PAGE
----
In a few days time, the Chancellor of the Exchequer will stand up to make his first Budget speech. He has slightly less money than he thought he had, but he will be consoled by the thought that he now owns one more bank into which to put it.
His budget will be half as difficult as the one in which I was involved. In those days, we dealt with income and expenditure on one day – as indeed a Budget should. The Comprehensive Spending Review and the Budget came to a fiscal climax at the end of November, with income and expenditure dealt with together. Subsequently, it was decided this was all too difficult, and the exercise has been split into two.
I can shed some light as to why logic was abandoned. The Treasury is full of economists. (During one argument I had with them, I remember being told “Minister, what you say may well have worked in practice, but it doesn’t work in theory.”) The Treasury economists discovered that, when its two most important processes, lasting six months, each came to fruition on the same day, they were not using scarce intellectual resources to best effect throughout the year. . Far better to split the process into two component parts, spend six months on each and work on them consecutively. This would smooth out the peaks and troughs in the internal labour market, and maximise return on the investment in their high salaries. And so it came to pass.
The job of the Financial Secretary, under either model, is to sift through the Revenue’s bright ideas for raising yet more money from the nation’s taxpayers. These are known in the trade as Budget Starters and range from the pragmatic to the dotty. Given that we were heading for an election defeat, I wanted to ensure that it wasn’t greater than necessary by weeding out the more suicidal proposals. A tax on credit card transactions fell into that category. Another proposed taxing individuals on obscure benefits in kind at work. I cancelled the newspapers that appeared in my office every day that I had no time to read, in case they ended up on my tax account. The whole process was shrouded in secrecy, and culminated in a weekend in the Chancellor’s country residence at Dorney Wood. If croquet was played, the journalists never recorded it.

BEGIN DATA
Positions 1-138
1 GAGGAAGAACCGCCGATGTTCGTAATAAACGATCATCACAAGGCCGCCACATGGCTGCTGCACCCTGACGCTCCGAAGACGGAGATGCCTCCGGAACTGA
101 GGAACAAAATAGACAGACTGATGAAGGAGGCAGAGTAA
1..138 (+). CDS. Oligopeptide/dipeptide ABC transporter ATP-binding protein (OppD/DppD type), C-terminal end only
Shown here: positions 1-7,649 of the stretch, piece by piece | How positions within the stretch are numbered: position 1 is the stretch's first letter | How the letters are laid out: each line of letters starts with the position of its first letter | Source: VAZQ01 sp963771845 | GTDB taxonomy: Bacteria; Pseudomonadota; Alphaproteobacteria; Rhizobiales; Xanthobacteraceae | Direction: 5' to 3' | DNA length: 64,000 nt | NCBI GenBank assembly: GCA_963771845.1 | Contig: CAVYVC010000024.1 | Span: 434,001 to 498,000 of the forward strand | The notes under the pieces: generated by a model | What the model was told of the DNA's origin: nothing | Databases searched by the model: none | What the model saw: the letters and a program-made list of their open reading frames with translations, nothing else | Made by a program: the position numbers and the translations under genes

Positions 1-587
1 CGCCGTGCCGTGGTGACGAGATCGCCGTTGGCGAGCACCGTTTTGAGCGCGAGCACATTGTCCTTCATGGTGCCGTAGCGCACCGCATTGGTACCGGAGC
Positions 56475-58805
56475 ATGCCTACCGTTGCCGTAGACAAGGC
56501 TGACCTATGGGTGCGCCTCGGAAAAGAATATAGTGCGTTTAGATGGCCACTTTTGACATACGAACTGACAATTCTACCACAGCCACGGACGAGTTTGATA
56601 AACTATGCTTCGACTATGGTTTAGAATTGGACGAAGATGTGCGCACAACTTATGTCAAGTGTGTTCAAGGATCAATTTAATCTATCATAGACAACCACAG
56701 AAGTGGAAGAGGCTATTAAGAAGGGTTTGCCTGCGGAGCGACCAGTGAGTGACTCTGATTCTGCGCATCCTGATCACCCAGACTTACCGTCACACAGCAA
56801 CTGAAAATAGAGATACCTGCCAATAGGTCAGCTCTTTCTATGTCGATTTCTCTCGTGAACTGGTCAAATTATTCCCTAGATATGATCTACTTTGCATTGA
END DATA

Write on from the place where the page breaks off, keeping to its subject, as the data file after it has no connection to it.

Readers may feel that the Chancellor’s task is a difficult one. Spare a thought for the Financial Secretary. The Chancellor reads out a 60 minute speech, prepared over a period of weeks, and takes no interventions. The Financial Secretary then has to spend a month in Standing Committee, defending the Finance Bill line by line, jousting with 30 MP’s briefed to the gills by the country’s finest tax consultants.
At 8pm on the eve of the 1995 Budget, we learnt that, despite the Fort Knox security precautions, the whole of the Budget had been leaked to one of the tabloid papers.
There was only one thing to do; the Chancellor took the team out for a curry.